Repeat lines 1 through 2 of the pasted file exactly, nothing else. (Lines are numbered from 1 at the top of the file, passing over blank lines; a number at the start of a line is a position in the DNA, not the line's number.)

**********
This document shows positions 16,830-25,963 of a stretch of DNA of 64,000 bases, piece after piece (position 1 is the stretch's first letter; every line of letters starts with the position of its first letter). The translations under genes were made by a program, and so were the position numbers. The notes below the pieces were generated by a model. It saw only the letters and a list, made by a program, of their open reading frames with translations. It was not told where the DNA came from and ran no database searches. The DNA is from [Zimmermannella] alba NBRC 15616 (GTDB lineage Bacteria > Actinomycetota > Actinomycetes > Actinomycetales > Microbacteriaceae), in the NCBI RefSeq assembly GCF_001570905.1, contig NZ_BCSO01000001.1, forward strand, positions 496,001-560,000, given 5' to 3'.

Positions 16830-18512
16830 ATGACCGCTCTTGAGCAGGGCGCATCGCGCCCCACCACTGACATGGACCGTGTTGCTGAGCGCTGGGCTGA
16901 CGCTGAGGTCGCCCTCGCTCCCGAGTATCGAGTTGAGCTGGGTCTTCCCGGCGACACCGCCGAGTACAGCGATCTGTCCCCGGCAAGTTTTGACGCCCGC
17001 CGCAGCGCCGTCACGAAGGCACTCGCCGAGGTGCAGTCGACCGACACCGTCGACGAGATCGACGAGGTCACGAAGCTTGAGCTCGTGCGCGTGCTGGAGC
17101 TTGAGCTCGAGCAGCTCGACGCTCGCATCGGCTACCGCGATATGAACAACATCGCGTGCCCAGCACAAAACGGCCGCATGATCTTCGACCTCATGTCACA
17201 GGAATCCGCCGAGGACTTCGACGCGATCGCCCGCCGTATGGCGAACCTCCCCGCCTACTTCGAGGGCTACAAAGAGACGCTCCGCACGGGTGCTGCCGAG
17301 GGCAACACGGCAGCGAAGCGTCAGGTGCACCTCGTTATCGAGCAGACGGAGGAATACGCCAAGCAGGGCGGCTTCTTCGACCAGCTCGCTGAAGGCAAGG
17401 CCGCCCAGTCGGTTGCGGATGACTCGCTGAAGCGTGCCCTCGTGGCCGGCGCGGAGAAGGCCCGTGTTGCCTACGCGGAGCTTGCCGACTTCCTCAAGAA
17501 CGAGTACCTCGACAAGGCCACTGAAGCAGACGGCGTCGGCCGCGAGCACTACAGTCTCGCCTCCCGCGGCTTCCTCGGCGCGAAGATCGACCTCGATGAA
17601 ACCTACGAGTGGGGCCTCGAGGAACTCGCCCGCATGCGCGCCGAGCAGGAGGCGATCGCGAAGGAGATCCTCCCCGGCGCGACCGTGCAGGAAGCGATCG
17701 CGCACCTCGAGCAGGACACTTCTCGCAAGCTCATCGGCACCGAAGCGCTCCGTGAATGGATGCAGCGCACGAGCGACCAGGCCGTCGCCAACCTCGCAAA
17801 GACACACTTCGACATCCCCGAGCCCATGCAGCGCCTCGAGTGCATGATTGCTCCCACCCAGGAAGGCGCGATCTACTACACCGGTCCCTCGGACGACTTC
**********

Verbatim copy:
This document shows positions 16,830-25,963 of a stretch of DNA of 64,000 bases, piece after piece (position 1 is the stretch's first letter; every line of letters starts with the position of its first letter). The translations under genes were made by a program, and so were the position numbers. The notes below the pieces were generated by a model. It saw only the letters and a list, made by a program, of their open reading frames with translations. It was not told where the DNA came from and ran no database searches. The DNA is from [Zimmermannella] alba NBRC 15616 (GTDB lineage Bacteria > Actinomycetota > Actinomycetes > Actinomycetales > Microbacteriaceae), in the NCBI RefSeq assembly GCF_001570905.1, contig NZ_BCSO01000001.1, forward strand, positions 496,001-560,000, given 5' to 3'.

Positions 16830-18512